Category Archives: Polemics

Put A Historical Marker On This Patch Of Cleveland Land

CLE Stadium Then and Now

The old Cleveland Municipal Stadium (left) and, today, on the very same site, First Energy Stadium.

Okay, quick quiz.

The patch of lakefront land you see in the two photos above is the current home of a benighted football franchise that habitually fails to reach the NFL playoffs. Before that it was a pile of bricks and twisted steel, remnants of a historic stadium reduced to rubble when its petulant landlord mismanaged his own finances and civic standing, failed to secure improvements to same-named stadium, and so paradoxically ended up destroying the very things he reputedly had set out to save—Cleveland Stadium, the Cleveland Browns, and the pride of an already beaten-down municipality.

(Not that I’m bitter.)

But even given all this . . . here’s the quiz:

Which of the following localities has hosted more NFL Championship Games: the site of Cleveland Municipal Stadium and now First Energy Stadium, or (say) the Los Angeles Memorial Coliseum?

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Selective Amnesia: Does The NFL Only Remember The 50 Years It’s Been Number One With America?

Benny Friedman

Benny Friedman: The NFL’s first star passer committed suicide in 1982, in ill health and reportedly in despair he never would make the Pro Football Hall of Fame. In time he was — twenty three years later.

The National Football League turns ninety-five years old next month. Come January, the Super Bowl will be fifty. Take the difference in years between them — forty-five  — and you have the approximate number of seasons which the NFL seems disinclined to remember.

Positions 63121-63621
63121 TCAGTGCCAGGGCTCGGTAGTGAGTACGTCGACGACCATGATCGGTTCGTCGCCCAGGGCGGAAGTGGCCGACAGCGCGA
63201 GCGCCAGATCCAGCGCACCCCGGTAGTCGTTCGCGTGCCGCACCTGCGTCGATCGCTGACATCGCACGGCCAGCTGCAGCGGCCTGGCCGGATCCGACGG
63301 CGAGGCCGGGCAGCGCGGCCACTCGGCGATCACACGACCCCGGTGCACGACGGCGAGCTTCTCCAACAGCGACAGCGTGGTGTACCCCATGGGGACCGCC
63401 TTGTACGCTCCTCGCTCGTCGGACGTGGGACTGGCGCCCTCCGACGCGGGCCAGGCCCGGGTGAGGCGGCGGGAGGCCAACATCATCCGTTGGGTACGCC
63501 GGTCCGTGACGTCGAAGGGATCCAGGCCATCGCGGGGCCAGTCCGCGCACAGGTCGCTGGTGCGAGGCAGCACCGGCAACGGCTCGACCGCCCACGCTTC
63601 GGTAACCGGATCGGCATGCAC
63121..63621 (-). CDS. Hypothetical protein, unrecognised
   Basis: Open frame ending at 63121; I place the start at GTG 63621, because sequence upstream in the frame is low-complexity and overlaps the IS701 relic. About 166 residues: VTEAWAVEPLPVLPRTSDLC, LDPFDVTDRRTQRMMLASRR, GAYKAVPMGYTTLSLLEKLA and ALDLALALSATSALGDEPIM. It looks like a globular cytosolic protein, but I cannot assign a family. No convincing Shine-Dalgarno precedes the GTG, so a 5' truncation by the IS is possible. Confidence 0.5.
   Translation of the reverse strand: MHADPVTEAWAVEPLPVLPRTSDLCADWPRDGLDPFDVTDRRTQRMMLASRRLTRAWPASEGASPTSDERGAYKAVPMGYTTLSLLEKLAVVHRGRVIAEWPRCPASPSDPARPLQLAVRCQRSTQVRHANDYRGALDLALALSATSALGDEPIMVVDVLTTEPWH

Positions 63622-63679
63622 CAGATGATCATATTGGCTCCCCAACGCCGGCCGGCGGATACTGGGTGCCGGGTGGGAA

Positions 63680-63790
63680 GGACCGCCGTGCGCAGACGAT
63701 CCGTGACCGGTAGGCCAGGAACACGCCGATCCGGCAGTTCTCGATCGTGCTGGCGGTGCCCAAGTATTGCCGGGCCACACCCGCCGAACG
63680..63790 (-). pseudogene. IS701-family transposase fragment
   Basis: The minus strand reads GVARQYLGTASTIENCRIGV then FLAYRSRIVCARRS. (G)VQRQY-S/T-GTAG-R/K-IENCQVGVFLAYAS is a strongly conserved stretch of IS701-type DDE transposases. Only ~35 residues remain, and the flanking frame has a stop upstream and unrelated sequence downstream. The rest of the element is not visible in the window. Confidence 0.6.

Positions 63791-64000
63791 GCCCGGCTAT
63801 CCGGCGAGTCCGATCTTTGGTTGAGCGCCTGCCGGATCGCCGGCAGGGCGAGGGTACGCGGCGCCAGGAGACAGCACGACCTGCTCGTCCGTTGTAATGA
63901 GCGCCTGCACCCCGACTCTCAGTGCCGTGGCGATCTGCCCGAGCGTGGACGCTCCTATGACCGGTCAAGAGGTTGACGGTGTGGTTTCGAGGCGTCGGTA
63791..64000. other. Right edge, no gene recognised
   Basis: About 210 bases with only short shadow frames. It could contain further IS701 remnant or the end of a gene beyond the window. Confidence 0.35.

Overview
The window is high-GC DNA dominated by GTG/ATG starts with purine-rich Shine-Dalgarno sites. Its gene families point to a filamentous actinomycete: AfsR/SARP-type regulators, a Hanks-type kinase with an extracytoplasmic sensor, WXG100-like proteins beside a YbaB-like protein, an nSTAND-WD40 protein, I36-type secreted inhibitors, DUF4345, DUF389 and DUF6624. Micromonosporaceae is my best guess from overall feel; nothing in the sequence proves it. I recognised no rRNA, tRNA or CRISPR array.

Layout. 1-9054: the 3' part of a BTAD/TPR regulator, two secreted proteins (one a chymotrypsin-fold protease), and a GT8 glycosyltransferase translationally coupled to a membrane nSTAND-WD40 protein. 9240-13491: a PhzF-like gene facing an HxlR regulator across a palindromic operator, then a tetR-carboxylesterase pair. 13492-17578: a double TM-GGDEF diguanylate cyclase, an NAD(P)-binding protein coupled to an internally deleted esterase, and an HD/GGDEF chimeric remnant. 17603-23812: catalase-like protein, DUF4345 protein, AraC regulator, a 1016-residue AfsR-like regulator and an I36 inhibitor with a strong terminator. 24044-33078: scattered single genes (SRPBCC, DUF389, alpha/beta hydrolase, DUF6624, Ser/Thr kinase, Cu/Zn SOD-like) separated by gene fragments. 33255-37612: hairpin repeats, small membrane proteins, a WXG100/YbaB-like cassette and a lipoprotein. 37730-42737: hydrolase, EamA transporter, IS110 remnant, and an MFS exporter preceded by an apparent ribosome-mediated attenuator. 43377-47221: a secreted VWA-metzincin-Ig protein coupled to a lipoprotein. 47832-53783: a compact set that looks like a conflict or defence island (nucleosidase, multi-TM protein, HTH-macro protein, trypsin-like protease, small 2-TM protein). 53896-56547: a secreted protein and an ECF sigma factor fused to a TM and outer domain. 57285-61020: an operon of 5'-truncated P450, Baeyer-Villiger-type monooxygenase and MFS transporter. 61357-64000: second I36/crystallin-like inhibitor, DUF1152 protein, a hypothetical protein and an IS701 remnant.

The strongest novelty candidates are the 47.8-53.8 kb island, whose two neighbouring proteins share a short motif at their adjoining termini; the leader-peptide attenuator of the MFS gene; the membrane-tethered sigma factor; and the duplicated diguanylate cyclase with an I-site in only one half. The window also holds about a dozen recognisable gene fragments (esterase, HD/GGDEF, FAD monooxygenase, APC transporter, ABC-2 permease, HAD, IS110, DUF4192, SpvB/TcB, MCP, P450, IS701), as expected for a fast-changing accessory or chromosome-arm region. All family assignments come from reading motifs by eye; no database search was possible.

If the NFL encompassed the entire universe (and sometimes, it seems, it thinks it does), the Big Bang would have occurred in 1958 with the so-called “greatest game ever played,” and present-day Earth would have emerged from stardust in 1967 when the Super Bowl was born.

Prior to that, pro football was . . . misty and mostly unknowable. Primitive, prehistoric.

For some time I’ve puzzled over why pro football has such a blinkered view of its own past. Then the primary reason clicked into place as I conducted an interview for my upcoming book on the Cleveland Rams.

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5 Myths About the NFL in Cleveland: It’s Not Quite the Football Town You Think It Is (Or Was)

1948 AAFC Championship Game.CLE

See those empty seats in the background? This is a Browns championship game. A scant 22,891 at the 1948 AAFC title game in Cleveland watch as Marion Motley and the 14-0 Browns down the 7-7 Buffalo Bills, 49-7. Three years earlier the supposedly less-liked Cleveland Rams drew 50% more fans to a taut 1945 NFL Championship Game, in arctic weather that was nearly 30 degrees colder and as servicemen were returning from World War II.

Historical facts often are no match for the selective memories of football fans and the relentless myth-making machine of the National Football League. Think Cleveland is a football town nonpareil, conceived by a sainted Browns playoff juggernaut of long ago? After debunking these 5 myths about the NFL in Cleveland you may think the real story is a little more…uh, complicated.

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